CONSISTENTLY DELIVERS

Mar 22, 2013

NCGA Week in Review - March 18 - March 22

 

Governor McCrory Releases Budget Proposal
Governor McCrory released his budget proposal on Wednesday. The proposal calls for the state to spend $20.6 billion in the first year of the plan starting July 1, 2013. McCrory’s proposal set aside large amounts of funding for emergencies, building repairs, and Medicaid costs. The budget includes $300 million over two years for state building renovations, $180 million to deal with potential Medicaid shortfalls and $77 million for upgrading information systems. Governor McCrory also placed $400 million in the rainy day fund, a fund for emergencies and other unexpected expenses, which is considered key in preserving the state’s top fiscal rating from bond agencies. The budget also includes $2.7 million in this coming year to rebrand and refocus the state’s economic development strategy. Governor McCrory also called for 5,000 new slots for preschool for at-risk 4-year-olds. Also included in the budget is monetary compensation to the victims of North Carolina’s former forced sterilization program, which ended in the 1970s. Governor McCrory also proposed cutting $136 million from the University of North Carolina system and increasing out-of-state tuition by 12.3% at Chapel Hill, NC State, and four other campuses. The budget did not include a tax overhaul but did call for the estate tax to be abolished, a loss of $52 million annually.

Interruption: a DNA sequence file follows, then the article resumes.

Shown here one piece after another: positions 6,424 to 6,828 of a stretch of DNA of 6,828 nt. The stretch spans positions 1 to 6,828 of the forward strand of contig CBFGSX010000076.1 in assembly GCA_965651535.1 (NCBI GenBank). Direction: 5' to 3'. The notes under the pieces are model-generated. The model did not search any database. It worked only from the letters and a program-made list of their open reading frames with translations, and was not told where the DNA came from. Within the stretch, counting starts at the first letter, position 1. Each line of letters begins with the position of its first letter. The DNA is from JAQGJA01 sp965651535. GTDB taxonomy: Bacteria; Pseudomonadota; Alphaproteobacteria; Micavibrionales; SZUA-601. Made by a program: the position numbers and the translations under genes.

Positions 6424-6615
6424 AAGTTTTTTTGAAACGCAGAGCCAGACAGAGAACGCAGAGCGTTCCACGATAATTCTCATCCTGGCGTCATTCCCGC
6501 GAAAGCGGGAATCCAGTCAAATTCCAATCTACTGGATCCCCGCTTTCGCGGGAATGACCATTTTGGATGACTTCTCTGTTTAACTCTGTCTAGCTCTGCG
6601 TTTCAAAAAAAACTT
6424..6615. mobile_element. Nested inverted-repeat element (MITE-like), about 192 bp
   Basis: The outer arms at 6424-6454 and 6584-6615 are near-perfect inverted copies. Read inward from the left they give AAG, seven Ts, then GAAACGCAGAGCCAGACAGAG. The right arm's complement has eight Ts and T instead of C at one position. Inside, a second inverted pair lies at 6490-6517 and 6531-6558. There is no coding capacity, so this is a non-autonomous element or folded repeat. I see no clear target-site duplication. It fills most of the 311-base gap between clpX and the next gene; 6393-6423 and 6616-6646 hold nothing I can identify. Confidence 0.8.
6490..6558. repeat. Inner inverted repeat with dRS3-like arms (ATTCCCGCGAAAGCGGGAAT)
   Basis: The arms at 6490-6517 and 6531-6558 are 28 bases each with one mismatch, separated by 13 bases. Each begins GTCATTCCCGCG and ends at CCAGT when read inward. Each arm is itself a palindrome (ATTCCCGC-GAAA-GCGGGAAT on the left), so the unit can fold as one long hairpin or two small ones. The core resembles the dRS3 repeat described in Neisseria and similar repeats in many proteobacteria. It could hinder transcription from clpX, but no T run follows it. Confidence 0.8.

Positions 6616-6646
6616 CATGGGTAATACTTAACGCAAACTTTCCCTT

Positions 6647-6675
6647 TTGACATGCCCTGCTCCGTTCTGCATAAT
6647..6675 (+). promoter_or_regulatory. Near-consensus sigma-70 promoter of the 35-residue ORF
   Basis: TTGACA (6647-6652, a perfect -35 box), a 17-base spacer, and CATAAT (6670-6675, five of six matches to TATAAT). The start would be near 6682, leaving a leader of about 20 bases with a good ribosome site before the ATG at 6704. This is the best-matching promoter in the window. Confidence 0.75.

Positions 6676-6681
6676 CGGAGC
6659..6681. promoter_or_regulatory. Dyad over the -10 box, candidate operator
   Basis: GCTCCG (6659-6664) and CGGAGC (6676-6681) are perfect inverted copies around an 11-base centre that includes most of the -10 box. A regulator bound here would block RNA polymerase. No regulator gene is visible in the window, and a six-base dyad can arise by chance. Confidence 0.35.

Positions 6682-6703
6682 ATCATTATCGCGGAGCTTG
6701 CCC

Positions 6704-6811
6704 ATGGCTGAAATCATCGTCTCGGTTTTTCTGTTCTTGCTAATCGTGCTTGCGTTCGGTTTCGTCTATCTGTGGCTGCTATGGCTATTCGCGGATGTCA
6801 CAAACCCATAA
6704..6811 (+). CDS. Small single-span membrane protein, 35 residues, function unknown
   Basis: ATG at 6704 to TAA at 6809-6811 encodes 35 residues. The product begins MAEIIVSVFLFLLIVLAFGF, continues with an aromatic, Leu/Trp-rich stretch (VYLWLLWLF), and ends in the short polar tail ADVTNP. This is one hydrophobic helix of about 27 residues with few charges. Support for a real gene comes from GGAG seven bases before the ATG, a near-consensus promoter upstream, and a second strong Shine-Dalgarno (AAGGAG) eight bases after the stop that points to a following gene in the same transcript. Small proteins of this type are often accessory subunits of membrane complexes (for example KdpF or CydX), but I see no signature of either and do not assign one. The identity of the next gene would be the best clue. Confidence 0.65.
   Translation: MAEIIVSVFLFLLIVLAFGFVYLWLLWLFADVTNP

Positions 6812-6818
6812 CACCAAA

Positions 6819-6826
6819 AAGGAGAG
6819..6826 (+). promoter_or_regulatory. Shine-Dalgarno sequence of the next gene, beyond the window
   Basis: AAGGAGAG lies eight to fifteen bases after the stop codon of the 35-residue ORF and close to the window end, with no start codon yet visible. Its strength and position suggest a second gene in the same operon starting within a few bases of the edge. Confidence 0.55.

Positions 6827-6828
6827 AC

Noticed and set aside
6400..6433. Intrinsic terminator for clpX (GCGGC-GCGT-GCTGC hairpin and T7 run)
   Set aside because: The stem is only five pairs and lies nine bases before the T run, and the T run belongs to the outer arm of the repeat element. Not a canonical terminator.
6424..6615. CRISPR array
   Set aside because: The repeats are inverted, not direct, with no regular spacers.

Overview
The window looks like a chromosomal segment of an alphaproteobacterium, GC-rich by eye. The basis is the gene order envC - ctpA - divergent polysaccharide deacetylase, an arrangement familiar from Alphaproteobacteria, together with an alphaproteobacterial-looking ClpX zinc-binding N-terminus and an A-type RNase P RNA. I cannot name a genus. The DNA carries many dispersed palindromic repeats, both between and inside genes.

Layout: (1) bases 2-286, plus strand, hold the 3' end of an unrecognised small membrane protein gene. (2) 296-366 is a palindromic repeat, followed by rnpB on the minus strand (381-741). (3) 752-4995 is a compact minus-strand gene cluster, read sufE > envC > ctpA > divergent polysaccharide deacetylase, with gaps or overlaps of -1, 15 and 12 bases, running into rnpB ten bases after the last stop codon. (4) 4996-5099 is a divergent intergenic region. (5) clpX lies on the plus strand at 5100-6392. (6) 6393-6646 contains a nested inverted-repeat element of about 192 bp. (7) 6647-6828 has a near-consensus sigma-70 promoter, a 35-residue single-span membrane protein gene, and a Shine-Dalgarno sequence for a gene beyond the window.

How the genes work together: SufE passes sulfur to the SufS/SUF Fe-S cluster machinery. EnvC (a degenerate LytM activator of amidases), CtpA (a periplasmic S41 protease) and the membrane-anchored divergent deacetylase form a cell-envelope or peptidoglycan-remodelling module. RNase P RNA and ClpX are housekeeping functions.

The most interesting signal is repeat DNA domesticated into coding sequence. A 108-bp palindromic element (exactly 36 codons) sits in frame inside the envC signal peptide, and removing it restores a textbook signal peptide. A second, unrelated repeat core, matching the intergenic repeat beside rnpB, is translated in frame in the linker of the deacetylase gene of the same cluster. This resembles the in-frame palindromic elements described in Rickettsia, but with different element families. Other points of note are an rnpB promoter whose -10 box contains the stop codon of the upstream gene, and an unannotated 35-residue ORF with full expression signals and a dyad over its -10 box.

An overview of Governor McCrory’s Budget Proposal can be found here.
Senate Begins Tax Reform Discussions
Two tax reform bills were filed in the Senate this week and others are on the way. Senate Bill 363 would repeal the existing corporate franchise tax and replace it with a state “business privilege tax” to be paid by all businesses with limited liability. This tax is currently paid by C and S corporations. SB 363 would require limited-liability companies to pay the new privilege tax, as well as companies organized as corporations. The bill also eliminates state and local privilege taxes. Opponents of the legislation claim that the bill would lead to cities losing roughly $70m million in income per year. Senate Bill 394 was also filed this week. The legislation, titled “Lower Tax Rates for a Stronger NC Economy,” is revenue neutral with the current tax system. It would replace the current three personal income tax brackets with a single, 6 percent rate, while lowering the corporate income tax to 6 percent for all businesses. Under current law, the top personal income tax rate is 7.75%, and the corporate tax rate is 6.9%. The bill also lowers state sales tax rate from 4.75% to 4.5% while expanding the base to include some services not currently taxed. Nearly all corporate tax credits would be eliminated or allowed to expire.
Senate Appropriations Committee Votes to Nullify Dorothea Dix Deal
Senate Bill 334 passed through the Senate Appropriations Committee on Thursday after a heated debate. The bill would nullify the city of Raleigh’s lease on the Dorothea Dix hospital property. Supporters of the legislation argue that the state signed away the property for less than it’s worth and they want to craft a new lease with Raleigh that reserves some of the land for state offices. Meanwhile, opponents of the bill claim that it would set a bad precedent for the state to trash a three –month-old lease and called for continuity in government. The bill now heads to the Senate floor.